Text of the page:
Juan Hidalgo Codorniu

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Juan Hidalgo Codorniu (14 October 1927 – 26 February 2018[1]) was a Spanish composer, poet, an action and visual artist.[2]

Biography[edit]

Hidalgo was born in Las Palmas, Canary Islands. After studying piano and composition in Barcelona and Paris with Nadia Boulanger and Bruno Maderna, he participated in the XII Internationale Ferienkurse Für Neue Musik festival in Darmstadt in 1957 with his work "Ukanga", a serial-structural composition for five chamber ensembles. With this piece, Hidalgo became the first Spanish composer to take part in that festival. In 1958 Juan Hidalgo met the Darmstadt American composers John Cage and David Tudor who were crucial to his musical and career development.

In 1964 he founded the ZAJ group along with Walter Marchetti, Ramón Barce, and was later joined by Esther Ferrer and the writer José Luis Castillejo. ZAJ was an exponent of Spanish neodadaism with influences of zen and Marcel Duchamp's vision of the arts. There were said to be similarities in the philosophy and aesthetics of ZAJ and that of the Japanese Gutai and American Fluxus artistic movements.

In 1966 he participated alongside Gustav Metzger, Otto Muehl, Wolf Vostell, Hermann Nitsch and others in the Destruction in Art Symposium (DIAS) in London.[3]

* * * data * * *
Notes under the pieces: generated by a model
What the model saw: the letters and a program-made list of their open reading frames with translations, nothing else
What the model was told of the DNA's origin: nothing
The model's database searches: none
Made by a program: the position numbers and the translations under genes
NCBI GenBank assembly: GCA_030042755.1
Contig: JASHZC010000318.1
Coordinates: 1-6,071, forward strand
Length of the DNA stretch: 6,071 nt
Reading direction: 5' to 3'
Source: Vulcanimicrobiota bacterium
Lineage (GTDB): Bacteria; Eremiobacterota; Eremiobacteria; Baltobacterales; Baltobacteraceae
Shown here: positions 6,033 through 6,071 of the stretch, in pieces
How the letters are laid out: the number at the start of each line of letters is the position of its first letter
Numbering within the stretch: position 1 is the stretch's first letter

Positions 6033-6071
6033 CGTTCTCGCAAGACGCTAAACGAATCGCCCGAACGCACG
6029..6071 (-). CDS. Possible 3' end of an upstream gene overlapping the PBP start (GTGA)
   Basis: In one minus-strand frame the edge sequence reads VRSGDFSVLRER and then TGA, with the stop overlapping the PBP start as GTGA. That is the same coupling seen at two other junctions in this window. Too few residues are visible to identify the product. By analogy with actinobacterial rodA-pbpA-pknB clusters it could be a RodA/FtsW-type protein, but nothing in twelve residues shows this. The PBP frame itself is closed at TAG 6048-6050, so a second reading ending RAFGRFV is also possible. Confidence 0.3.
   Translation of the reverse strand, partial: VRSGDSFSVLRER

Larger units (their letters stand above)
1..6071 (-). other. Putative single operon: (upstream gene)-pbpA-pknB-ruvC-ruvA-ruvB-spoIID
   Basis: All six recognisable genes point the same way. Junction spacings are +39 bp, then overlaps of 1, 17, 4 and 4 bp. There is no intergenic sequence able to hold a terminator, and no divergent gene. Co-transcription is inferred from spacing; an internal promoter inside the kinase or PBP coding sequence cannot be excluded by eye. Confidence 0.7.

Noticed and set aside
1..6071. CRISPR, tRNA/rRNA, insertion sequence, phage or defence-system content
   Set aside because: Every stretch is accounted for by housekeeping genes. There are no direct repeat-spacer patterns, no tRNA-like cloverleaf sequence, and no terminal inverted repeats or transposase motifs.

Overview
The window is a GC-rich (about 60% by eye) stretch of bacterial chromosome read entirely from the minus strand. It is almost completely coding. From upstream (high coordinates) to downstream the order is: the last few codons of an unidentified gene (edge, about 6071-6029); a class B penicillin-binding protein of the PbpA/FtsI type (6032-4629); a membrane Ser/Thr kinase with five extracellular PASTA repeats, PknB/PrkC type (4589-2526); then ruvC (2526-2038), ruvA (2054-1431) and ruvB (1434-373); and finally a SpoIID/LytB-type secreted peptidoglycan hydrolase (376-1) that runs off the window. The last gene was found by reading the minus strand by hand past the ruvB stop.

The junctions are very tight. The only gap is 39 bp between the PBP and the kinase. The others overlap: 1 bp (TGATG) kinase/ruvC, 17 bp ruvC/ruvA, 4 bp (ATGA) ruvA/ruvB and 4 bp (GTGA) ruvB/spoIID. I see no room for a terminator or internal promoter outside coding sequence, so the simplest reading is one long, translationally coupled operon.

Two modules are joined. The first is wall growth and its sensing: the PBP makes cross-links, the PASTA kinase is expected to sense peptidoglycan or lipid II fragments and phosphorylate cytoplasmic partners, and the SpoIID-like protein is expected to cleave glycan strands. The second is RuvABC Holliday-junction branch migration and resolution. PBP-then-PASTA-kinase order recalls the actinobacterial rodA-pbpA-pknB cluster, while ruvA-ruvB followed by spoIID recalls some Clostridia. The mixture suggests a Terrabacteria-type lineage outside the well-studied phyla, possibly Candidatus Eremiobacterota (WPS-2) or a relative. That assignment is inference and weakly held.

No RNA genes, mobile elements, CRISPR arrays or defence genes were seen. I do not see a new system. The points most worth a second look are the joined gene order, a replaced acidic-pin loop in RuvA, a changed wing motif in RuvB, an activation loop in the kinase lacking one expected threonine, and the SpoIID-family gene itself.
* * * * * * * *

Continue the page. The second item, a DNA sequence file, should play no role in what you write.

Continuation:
One of his possibly most interesting collaborations with John Cage took place in 1978 when Cage and fellow composer Walter Marchetti prepared a musical ride on a train, full of microphones, monitors and sounds directed by Cage himself. The people on board would hear the train's very noises enriched by an additional mix of local music and sounds, giving an audio-portrait of each stop.

Juan Hidalgo was considered one of the most creative artists of the Spanish avant-garde since the 1960s and had been active in other artistic fields such as poetry, photography, installation art, postcard art, print media, and performances, as well as participating in numerous international exhibitions and festival.

He died in Ayacata, Spain, aged 90.

References[edit]

  1. ^ Obituary article (in Spanish). Retrieved on February 27, 2018.
  2. ^ Eamonn J. Rodgers Encyclopedia of Contemporary Spanish Culture 1999 - Page 356 "One of the most prominent members of the group was Juan Hidalgo, who was encouraged to explore experimental forms by the American composer John Cage. In 1964, Hidalgo founded Zaj, a movement committed to artistic experiment, ..."
  3. ^ Poster for Destruction in Art Symposium (DIAS) (identified as "Juan Hidalgo") Destruction in Art Symposium (DIAS), London, 1966. Retrieved on February 27, 2018.

External links[edit]

Sources[edit]

  • Milano Poesia Catalog 1989, VII Festival internazionale di poesia.
  • Editorial de Musica Española Contemporanea. Juan Hidalgo: Catalogo de obras, 1976.
  • Barber, Llorenç, Juan Hidalgo, Ritmo. Vol. 566, 1986, pp. 112–13, ISSN 0035-5658.
  • Charles, Daniel, Performance (art et esthétique), Encyclopedia Universalis, France.
  • Hidalgo, Juan (w. John Cage, Morton Feldman, Leopoldo La Rosa, Walter Marchetti), Rumoriallarotonda, CD booklet (32 pages), ALGA MARGHEN, ITALY, ALGA 031CD, 1998.
  • Leyva Sanjuan, Antonio, Zaj: A conversation with Juan Hidalgo, Crónica. Vol. 3, no. 42, 1991, pp. 32–33, ISSN 1131-6705
  • Medina Álvarez, Ángel, Primeras oleadas de vanguardistas en el área de Madrid (The first waves of the avant-garde in the Madrid area), in López-Calo, José (ed.), Spain in Western Music, Madrid, Spain: Ministerio de Cultura, 1987. 403, 504 pp.
  • Sarmiento, José Antonio, Críticas a un concierto Zaj (Reviews of a concert by Zaj), Cuenca, Spain: Ediciones + 491, 1991.

External links[edit]